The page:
I’ve always struggled with learning in the classroom. The teacher talking sounded like indiscernible waves of noise, much like what is seen in the “Peanuts” strip. Really.
The problem didn’t have anything to do with teacher but me. I mean, there were ones who taught in a monotone voice or presented material far over everyone’s heads. But, I was the one and am the one who still has a classroom learning problem.
I eventually figured out ways to get by and do the class thing. Focusing, especially on subjects I didn’t care for, took a lot of energy and pretty much writing everything the teacher or professor said. Everything. The theory, the examples, the rabbit trails.
Sadly, I didn’t pick up on that skill, if I can even call it that, until late. Some time in college.
I learned early on in life that when I was bored out of my mind in school, I had to find something to do that wasn’t distracting or disruptive to others.
In math classes where I already mastered the material, I’d wear a hooded sweatshirt to cover my head and listen to music playing on my headset. The volume was low, so I could keep an ear out for what was happening.
Another little activity I did was write backwards with my left hand. Since I’m right hand dominant, that took some concentration and involved a different part of my brain. I was challenged, entertained, and less likely to yawn or appear otherwise offensive to the teacher.
Lily Chang © 2019
This past week, I went to see the Leonardo da Vinci exhibit at Denver’s Nature and Science Museum, and I was immediately captivated by several things.
- His mom was a peasant.
Often, we do not pay much attention or help those who are poor. They’re the people in society that live on the fringes, unwanted and not cared for. His mom saw to it he got some formal education, where his brilliance was spotted.
- He was born out of wedlock.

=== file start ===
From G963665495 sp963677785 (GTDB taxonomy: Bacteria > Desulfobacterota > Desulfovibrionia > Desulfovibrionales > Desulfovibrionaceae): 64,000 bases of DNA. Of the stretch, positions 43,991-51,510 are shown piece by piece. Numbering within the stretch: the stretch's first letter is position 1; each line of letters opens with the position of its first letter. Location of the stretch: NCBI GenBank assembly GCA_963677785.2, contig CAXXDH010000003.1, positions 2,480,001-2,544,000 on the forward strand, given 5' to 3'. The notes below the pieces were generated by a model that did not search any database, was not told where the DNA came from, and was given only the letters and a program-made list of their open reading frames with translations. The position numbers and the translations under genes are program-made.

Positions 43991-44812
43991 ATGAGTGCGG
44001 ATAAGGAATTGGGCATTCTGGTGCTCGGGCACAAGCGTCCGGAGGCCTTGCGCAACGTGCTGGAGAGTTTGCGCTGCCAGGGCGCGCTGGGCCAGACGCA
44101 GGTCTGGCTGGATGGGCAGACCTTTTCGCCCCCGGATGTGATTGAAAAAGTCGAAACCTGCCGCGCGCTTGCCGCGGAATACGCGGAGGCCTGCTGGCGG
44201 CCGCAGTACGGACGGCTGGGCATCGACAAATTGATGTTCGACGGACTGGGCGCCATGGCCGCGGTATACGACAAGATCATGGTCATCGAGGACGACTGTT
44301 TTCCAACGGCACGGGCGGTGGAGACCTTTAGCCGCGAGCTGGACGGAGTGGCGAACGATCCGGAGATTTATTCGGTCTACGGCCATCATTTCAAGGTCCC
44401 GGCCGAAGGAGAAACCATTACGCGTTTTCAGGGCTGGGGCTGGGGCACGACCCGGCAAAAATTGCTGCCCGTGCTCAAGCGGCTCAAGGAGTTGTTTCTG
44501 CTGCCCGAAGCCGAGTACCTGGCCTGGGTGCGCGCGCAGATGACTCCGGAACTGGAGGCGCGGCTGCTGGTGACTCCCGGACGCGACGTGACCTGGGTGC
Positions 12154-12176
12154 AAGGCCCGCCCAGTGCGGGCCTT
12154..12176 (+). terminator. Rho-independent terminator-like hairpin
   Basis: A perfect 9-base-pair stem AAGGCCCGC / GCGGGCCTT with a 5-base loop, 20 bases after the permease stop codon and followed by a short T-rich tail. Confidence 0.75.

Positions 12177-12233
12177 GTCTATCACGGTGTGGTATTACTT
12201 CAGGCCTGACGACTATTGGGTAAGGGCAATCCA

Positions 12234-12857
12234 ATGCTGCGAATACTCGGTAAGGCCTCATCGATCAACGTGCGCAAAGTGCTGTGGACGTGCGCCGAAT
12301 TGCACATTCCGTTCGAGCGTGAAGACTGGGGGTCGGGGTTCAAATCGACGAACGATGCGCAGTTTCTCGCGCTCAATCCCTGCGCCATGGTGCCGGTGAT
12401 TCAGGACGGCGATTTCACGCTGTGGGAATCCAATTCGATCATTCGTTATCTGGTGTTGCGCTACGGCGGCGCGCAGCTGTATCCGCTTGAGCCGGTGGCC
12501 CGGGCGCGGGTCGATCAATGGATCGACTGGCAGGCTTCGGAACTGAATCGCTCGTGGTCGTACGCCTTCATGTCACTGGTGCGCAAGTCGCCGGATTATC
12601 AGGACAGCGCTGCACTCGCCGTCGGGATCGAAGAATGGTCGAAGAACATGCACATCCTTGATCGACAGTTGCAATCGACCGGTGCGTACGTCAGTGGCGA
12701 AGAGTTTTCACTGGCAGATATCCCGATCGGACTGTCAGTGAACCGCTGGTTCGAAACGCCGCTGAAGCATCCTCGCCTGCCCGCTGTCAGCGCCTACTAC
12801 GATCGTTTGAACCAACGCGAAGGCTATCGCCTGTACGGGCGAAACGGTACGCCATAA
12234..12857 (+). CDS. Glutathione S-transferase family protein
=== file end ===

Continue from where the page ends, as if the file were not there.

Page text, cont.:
In the 1400’s, getting pregnant and having a child while unwed was totally unacceptable. The mother and the child’s entire lives would have been hell, if anyone found out or if she chose to keep the child.
Yet, his mom kept him.
- The notes he wrote, which were meant for private use and not for public viewing, were written backwards.
Awesome sauce. I’m nowhere close to brilliant or genius. Can’t even put a candle next to someone who painted so beautifully, designed seventy-some machine inventions, and had loads of other, equally impressive talents. But, we share writing backwards in common.
- He sketched and painted with his left hand.
Not only when I practiced writing backwards did I often do it with my left hand, but I have two kiddos who are left-handed. And, figuring out how they process through things differently is important to me. Sometimes, for example, they approach things from right to left, instead of left to right.
My desire to write backwards has been rekindled, and I’m going to give that a go from time to time.
Here’s something I wrote over the last few days, in cursive with my left hand.
Can you read it? Maybe you could if I had written in print instead of cursive.
I’ve taken a mirror photo, so you have an easier time deciphering it.
What do you think?
What is something you’ve done that is out of the ordinary?
Maybe it’s different from what you’ve ever done.
What would you try doing, if you had the chance?